From Google, Maybe, to Chocolate Yes

It looked earlier this year that Google or another tech company would be moving into the old Howard Quinn Printing Building at 298 Alabama Street.

Instead, it will be Dandelion Chocolate.

The chocolate company on Valencia Street made the announcement earlier today saying the Valencia store will remain open and the new location will be used for production.   The company said they had more than 300 retailers on its waiting lost for the chocolate bars.

“Staying in San Francisco, specifically in the Mission was key and the new location is a perfect fit for Dandelion,” wrote Jennifer Roy in a press release. ” The building used to be the Howard Quinn printing company.”

There is more about the move here. 

Roy also said the chocolate company will be opening a kiosk on June 3 in the Ferry Building.

You may also like:


  1. ThatGuy

    While I do like their product, I’d rather see tech go in there…

    • two beers

      Says thatguy, who hates renters and workers, and loves gentrification and rich people….Let me guess: office space is better for your property values/rents than production space?

      Quod erat demonstratum.

  2. Rick

    Cool – production, not tech. Real jobs for the Mission.

    • two beers

      Only if you expand the definition of “production” to encompass intangible intellectual property..

      • Old Mission Neighbor

        Wasn’t this going to be a robotics lab? That’s tangible,

      • John

        TwoBeers, somebody produced the hardware, software, network and servers that enabled you to make that comment. So in what sense has that technology not added value to your life?

        I’d be willing to speculate that you can live without chocolate but cannot live without technology.

  3. Blexxxxch

    Poor little Google. Oh no. Now the gentrifiers are sad.

    • rod

      i’m hoping your comment was meant to be ironic and you don’t somehow think that a company that exists to sell white people $12 chocolate bars in the mission isn’t a contributor to gentrification.

  4. pete

    Hopefully it will make the hood smell like chocolate. Which begs the question…where are the protests to counter the gentrifying effect of masking the offensive odors that linger around there? They’re trying to make the mission smell better! This will not stand!!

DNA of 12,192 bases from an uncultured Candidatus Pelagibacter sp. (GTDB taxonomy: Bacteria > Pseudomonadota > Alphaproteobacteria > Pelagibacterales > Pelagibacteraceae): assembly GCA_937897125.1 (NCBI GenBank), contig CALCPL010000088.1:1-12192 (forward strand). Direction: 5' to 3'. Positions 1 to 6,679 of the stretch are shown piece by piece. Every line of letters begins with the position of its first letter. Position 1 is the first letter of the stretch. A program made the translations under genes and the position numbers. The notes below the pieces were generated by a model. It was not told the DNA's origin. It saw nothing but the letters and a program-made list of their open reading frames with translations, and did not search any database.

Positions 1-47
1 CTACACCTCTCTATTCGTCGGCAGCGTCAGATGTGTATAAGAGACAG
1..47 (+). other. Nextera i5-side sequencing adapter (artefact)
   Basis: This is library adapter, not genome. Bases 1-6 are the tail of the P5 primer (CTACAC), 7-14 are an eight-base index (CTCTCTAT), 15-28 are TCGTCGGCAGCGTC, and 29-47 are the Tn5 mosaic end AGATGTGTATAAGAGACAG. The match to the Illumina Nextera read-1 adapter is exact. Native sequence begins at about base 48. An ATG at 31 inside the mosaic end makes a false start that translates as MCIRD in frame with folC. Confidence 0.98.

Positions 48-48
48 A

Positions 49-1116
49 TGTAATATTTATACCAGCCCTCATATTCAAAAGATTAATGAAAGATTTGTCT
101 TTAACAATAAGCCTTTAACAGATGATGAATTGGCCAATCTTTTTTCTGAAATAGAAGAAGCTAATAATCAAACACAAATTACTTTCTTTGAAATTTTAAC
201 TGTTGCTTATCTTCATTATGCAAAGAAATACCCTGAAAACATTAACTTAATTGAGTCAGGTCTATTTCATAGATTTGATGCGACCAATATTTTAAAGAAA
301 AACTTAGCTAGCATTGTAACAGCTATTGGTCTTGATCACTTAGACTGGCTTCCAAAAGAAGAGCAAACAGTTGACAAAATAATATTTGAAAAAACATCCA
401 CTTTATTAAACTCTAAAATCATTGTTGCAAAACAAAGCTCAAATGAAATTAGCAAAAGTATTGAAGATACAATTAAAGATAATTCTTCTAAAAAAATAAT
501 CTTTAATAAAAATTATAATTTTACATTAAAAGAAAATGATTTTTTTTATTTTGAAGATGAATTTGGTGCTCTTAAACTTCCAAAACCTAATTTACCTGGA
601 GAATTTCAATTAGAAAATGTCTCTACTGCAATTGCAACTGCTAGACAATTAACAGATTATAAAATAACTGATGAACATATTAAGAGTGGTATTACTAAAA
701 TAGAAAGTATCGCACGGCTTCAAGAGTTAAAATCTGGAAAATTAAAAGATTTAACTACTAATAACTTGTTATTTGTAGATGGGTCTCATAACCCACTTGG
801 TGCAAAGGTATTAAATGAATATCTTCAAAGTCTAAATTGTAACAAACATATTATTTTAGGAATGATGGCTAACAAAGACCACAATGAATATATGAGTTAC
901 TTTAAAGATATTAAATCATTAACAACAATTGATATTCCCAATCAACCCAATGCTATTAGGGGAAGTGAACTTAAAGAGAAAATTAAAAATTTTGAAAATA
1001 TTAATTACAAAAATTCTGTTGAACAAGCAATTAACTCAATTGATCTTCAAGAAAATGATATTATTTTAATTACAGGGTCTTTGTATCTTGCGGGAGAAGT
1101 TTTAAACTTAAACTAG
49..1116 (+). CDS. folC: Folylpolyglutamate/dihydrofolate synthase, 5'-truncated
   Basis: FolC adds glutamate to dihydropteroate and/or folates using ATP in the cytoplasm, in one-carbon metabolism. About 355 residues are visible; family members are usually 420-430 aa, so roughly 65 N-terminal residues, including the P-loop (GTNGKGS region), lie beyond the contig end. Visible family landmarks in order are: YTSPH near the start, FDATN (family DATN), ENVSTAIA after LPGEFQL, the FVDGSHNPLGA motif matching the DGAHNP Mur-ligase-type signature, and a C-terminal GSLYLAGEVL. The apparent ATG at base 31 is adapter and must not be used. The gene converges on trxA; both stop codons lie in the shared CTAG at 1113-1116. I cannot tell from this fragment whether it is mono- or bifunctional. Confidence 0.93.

• marcos

      We’ll have to wait for the offshore flow for the chocolate aromas to waft westward…we never got to smell the twinkles baking nor the mash of Anchor Brewery…

    • Missy District

      A Phrase to Watch

      Not long ago, I gently noted (again) our frequent misuse of the phrase “beg the question.” I pointed out that in precise usage, it does not mean “to raise the question” or “to beg that the question be asked” or even “to evade the question.” Rather, it refers to a circular argument; it means “to use an argument that assumes as proved the very thing one is trying to prove.”

      After my latest complaint, which included several examples of lapses, a couple of colleagues asked if I could supply some examples of the traditional, precise use.

      That’s not easy if we stick to The Times. Out of 17 uses in the last year (many in quotes), I found only two that were basically right. They’re too complicated to summarize, but if you’re interested, here they are, in a magazine item and a response to a letter in the Book Review.


      Instead, I’ll try to clarify the meaning with a pair of made-up examples. Imagine that we’re discussing Lindsay Lohan.

      YOU: I can’t understand why the news media give so much coverage to Lindsay Lohan. It’s ridiculous. She’s not that important or newsworthy.

      ME: What? Of course she’s important and newsworthy! Lindsay Lohan is a big deal. Why, just look at the newsstand. People magazine, The Post, you name it. She’s everywhere.

      YOU: That begs the question.

      ME: Huh?

      Your use of the phrase is correct. In arguing that Lindsay is important enough to merit heavy news coverage, I cite as evidence the fact that she gets heavy news coverage. It’s a circular argument that begs the question.


      But imagine this conversation.

      ME: I can’t understand why all the news media give so much coverage to Lindsay Lohan. It’s ridiculous.

      YOU: I’m sure they do it just to sell papers and magazines.

      ME: Yeah — which begs the question, why do people want to read about her?

      YOU: That’s not begging the question. That’s simply raising the question.

      ME: Huh?

      My use is incorrect, though it is becoming extremely common. There’s even a Web site dedicated to stamping out this abuse of the term ( You can print out handy cards that explain the correct meaning, and pass them out to strangers if you hear them misusing the phrase. (I am not endorsing this approach.)

  5. marcos

    Yay, actual light manufacturing!

    • John

      Technology isn’t making products and services?

      You evidently have a very low opinion of your own profession.

Comments are closed.

Full name required to post. For full details, read our Policy